Jimi Hendrix was the most visionary musician in rock music.
Many claims are made for him: “greatest guitar player” principle among them, and certainly all rock (and most blues and many jazz) guitar players since then have had to grapple with Hendrix—even if only to attempt to reject him. Certainly both his physical dexterity and his command of the electric instrument’s enormous timbral range were unmatched to his advent, and have been matched by damned few since then: Stevie Ray got within hollering distance of Hendrix’s blues playing, Eric Johnson within range of his timbral acuity, Ernie Isley his overall post-modern R&B approach. This is fitting: there’s certainly no shame in wearing Jimi’s dirty drawers, and Hendrix himself was a masterful synthesizer of prior threads of black guitar playing: the stinging pentatonic licks and sheer, manhandling strength of Albert King; the beautiful hummingbird’s-wing vibrato of BB; the funk of John Lee Hooker and (especially) Jimmy Reed; the heart-wrenching chord-melodies (and poetry) of Curtis Mayfield; the feedbacking psychosis of Hubert Sumlin (with Wolf).
Equally many claims were made for Hendrix as a psychedelic Staggerlee: Anglo-America’s fantasy of the biggest-endowed and most dangerous Black Stud of them all. Jimi understood the bizarre and subliminal neuroses that underlay that (he’d been on the chitlin’ circuit, after all, and he’d seen all those little white kids—and dweeby white hipster adults—slumming at the black clubs), and the fantasies of pimpdom and sexual prowess that drove some of the (positive and negative) reviews (for a real glimpse into the muck at the bottom of Anglo-America’s Superfly fetish, read the outrageously derogatory—but titillated—reviews by British critics of his first England shows; they’re particularly outrageous, because, as dharmonia says, “That was the most beautiful man in rock ‘n’ roll”). And he’d play into that too: dressing more “flash” and with more panache than any Brit-boy could possibly pull off, and always with at least one blonde white chick on his arm. Going all the way back to Bert Williams, and to Mr Tambo and Mr Bones before that, Anglo-America has held an unholy fascination with Big Black Men. Particularly one like this, who looked (they claimed) “like a Mau Mau,” but had been a fucking paratrooper in the Screaming Eagles, the 101st Airborne--talk about a bourgeois nightmare!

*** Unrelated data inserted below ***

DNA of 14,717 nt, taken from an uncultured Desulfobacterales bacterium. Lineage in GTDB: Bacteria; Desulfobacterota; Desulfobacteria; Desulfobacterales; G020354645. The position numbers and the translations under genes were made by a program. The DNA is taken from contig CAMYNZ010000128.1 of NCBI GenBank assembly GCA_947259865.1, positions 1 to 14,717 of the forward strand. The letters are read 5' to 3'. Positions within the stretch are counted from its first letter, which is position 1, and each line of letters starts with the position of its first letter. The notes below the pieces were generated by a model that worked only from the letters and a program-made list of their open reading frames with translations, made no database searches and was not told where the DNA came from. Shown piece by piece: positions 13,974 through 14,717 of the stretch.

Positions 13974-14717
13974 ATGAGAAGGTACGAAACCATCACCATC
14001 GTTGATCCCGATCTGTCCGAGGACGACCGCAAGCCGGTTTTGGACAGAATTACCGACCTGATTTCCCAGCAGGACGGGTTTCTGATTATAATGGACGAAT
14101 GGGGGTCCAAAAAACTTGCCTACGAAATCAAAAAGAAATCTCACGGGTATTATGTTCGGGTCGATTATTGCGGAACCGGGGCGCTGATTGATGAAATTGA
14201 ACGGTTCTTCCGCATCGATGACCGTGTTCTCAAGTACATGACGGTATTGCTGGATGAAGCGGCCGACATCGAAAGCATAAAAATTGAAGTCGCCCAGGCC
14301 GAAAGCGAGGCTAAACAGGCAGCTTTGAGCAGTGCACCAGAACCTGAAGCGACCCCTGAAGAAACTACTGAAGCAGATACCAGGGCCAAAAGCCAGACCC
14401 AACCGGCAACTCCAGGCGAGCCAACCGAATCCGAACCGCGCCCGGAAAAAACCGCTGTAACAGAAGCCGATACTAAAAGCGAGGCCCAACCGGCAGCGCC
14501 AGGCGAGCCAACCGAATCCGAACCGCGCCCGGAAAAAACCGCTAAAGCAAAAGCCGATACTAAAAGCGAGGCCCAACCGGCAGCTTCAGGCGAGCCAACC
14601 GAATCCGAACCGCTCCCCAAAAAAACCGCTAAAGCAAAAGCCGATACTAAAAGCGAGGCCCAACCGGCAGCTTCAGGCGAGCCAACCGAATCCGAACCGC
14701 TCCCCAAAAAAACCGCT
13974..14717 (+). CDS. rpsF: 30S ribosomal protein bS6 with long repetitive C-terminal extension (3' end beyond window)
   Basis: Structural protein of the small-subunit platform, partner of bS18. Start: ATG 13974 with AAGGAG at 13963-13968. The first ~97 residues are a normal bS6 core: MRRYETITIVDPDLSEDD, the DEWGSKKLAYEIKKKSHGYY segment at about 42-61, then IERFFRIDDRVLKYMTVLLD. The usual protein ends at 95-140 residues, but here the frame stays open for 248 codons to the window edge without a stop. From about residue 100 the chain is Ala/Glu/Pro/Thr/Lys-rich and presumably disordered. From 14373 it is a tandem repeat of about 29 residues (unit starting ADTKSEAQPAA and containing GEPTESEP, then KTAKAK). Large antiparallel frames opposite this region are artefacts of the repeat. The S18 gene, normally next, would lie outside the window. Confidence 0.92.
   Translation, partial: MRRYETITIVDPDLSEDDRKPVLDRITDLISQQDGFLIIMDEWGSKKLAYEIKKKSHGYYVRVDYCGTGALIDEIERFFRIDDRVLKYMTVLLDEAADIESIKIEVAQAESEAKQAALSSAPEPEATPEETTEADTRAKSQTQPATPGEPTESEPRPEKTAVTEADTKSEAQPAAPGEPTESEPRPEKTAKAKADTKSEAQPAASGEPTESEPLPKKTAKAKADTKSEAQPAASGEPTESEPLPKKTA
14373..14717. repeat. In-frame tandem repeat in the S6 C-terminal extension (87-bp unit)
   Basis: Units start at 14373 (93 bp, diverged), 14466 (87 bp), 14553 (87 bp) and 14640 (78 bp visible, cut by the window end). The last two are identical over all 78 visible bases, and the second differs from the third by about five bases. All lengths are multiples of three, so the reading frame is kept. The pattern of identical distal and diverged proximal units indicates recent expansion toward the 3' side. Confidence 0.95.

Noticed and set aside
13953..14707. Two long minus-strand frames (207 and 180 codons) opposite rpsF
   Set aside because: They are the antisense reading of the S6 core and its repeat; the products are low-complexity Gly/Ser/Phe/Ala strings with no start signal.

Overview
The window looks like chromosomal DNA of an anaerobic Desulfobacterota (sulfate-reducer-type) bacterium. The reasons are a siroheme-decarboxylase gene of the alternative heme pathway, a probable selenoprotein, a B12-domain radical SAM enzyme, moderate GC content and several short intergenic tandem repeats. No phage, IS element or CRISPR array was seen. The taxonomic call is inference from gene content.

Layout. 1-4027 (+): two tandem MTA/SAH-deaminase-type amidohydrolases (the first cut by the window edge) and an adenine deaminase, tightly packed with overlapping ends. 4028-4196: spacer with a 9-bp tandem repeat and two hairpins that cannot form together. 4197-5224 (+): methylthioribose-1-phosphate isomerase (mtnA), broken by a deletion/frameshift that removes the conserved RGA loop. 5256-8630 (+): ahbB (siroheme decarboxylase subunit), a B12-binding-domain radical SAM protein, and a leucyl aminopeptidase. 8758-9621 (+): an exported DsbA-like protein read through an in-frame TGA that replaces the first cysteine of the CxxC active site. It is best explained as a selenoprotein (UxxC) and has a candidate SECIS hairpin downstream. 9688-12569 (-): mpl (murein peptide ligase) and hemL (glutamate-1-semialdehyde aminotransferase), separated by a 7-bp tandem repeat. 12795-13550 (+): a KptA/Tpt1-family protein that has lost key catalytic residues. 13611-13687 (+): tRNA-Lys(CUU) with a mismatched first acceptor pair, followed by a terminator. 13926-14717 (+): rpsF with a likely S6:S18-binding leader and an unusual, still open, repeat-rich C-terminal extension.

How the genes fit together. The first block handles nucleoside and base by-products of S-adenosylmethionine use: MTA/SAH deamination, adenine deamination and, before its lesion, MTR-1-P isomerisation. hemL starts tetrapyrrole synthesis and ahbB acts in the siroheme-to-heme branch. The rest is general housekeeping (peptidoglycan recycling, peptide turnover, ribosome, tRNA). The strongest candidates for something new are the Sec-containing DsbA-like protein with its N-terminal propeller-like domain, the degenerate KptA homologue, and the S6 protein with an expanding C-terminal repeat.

Certainly he built the most persuasive synthesis of psychedelia and improvisation: the Grateful Dead played longer solos, the Jefferson Airplane wrote “trippier” lyrics, Blue Cheer turned the amps up even louder, but NO ONE had both the chops and the imagination to create aural canvases (especially live) that supported psychedelia’s prose imagery. Except Jimi, who had twice as much cosmicity and ten times the funk.